Brandon Ingram attacks the paint against the Brooklyn Nets on Nov. 3, 2017.
(Ty Nowell/

Ingram Using Length to Improve All-Around Game

by Joey Ramirez
Digital Reporter

Brandon Ingram has found his rhythm over the last five games, scoring double figures in each contest while averaging 16.3 points on 50.0 percent shooting.

The key behind all of this? Ingram’s 7-foot-3 wingspan.

While he has shown an improved jumper this season (hitting 38.9 percent from 3-point range), the vast majority of his shots have come in the paint, where the 20-year-old has been under much more control compared to his rookie year.

Over the past five games, he is finishing at the cup (19-of-30 in the restricted area), crashing the glass (5.2 rebounds) and getting into passing lanes (2.2 steals).

Throw in 11 deflections and six loose balls recovered, and it’s clear that Ingram has a better grasp on how to use his length — something that has been a point of emphasis from President of Basketball Operations Magic Johnson and head coach Luke Walton.

Here is a taste of how he has put that on display during this stretch.

OK, let’s take a look at five different ways Ingram has put that length to work.

Naturally, length is mostly considered synonymous with wingspan. However, in Ingram’s case length also has so much to do with his gazelle-like legs.

Here, Ingram is guarded by a versatile defender, Evan Turner, with only a few seconds left in the half. Turner thinks Ingram will use a screen from Brook Lopez, but the 20-year-old crosses the other direction, as his long strides leave Turner way behind the play.

Having beaten the initial defender, center Jusuf Nurkic steps up to try and stop Ingram’s drive. He gets the 20-year-old to pick up his dribble at the free throw line, but those giant steps still allow him to get to the rim.

That’s when the arms come into play, as he extends to the cup and flips the ball over Nurkic’s outstretched arm and into the hoop.

This one starts with a poor job of boxing out from James Ennis III. Ingram doesn’t appear to be crashing the glass, but that doesn’t mean he isn’t a threat to get the rebound.

The ball takes a favorable bounce on the rim, and Ingram immediately sticks out his arm to knock it his way.

His length allows him to corral the board even while taking an inadvertent shot to the face from Ennis. Ingram stays with the play and finishes a tough sequence with an easy laup.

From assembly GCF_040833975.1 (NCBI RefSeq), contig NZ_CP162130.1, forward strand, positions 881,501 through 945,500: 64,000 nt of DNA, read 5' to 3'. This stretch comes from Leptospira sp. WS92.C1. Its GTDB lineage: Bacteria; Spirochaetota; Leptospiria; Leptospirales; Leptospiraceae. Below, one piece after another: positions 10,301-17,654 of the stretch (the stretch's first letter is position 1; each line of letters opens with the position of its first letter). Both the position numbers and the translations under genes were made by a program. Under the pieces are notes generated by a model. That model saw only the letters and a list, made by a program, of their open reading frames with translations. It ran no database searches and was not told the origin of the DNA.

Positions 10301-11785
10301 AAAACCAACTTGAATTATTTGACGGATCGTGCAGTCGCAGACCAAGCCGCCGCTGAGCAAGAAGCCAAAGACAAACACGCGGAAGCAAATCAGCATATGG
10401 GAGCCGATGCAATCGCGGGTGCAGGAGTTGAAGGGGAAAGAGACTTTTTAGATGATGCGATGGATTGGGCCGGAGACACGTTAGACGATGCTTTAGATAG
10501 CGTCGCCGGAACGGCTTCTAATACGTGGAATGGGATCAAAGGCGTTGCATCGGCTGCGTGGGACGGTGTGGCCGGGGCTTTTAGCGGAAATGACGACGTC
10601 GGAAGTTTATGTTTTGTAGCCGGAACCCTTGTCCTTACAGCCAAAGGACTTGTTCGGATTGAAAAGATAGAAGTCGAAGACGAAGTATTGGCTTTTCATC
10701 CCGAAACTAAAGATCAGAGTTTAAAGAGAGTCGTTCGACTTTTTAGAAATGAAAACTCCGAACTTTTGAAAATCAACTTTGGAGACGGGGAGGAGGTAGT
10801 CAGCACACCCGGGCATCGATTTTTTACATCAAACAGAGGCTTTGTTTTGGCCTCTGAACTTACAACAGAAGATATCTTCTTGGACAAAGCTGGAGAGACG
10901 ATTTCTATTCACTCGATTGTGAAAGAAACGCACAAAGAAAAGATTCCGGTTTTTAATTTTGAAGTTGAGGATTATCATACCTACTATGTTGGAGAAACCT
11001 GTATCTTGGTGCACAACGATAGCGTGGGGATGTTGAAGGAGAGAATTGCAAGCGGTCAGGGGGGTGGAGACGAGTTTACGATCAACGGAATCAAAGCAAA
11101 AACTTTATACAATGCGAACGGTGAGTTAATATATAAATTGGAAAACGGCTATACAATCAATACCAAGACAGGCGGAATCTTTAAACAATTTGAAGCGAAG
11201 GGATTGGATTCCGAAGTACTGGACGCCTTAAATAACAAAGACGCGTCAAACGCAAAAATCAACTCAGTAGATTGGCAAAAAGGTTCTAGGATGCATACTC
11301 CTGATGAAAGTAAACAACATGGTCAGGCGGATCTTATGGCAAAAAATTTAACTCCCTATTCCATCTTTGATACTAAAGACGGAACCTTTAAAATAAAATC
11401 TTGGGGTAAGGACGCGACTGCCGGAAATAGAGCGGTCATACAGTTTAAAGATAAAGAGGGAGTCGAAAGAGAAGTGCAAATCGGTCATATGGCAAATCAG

“I think I’ve been doing an OK job of it right now, but I think I can be even better using my length, drawing fouls going toward the basket,” Ingram said after beating Memphis. “(I’m) still working.”

Ingram’s length typically gets attention when he’s attacking the rim — something he’s done a lot of this season. However, it’s on full display on this jump shot against Utah.

The sophomore gets a switch out pick-and-roll, which is typically good news. However, now he is guarded by Defensive Player of the Year runner-up Rudy Gobert, whose own wingspan (7-foot-9) is the longest in the NBA.

B.I. has a small window to slip the ball to a rolling Lopez, but decides not to tempt a turnover against Gobert’s endless arms.

Instead he pulls up from the foul line and pits length against length. Ingram uses (and needs) every inch of his wingspan on this shot, releasing the ball at the very top of his jump. The result is a pretty, high-arcing shot that swishes through.

Now to the defensive side, where Ingram once again must contend with Gobert.

One of the best screeners in the game, Gobert sticks Lonzo Ball on a pick, forcing Lopez to contain Ricky Rubio’s penetration.

This frees Gobert for one of his signature alley-oops, but Ingram — monitoring a corner shooter — sees the danger and rotates over.

He gets there with plenty of time and is able to essentially able to leap over Gobert, using those long arms to bat away the lob and turn an easy basket into a potential fast-break.

“He made a couple plays at the end of the Utah game in the second half, and then all night tonight his length … he was using it,” Walton said after beating Detroit. “He was making plays, deflections. I think he ended with four steals tonight.”

On this final play, Ingram atones for his own mistake, as he gets swatted on an ill-advised layup attempt.

This means that Ingram starts at the very end of the court as Brooklyn pushes the fast-break the other way. DeMarre Carroll has a five-foot head start on Ingram, but the young Laker hustles down the court with his long strides.

Jordan Clarkson slows Carroll down in the paint, and that’s all that Ingram needs to finish the play in front of Carroll for a violent rejection that smacks the ball past the free throw line.

It’s a spike that Walton, his volleyball-loving coach, can be proud of.

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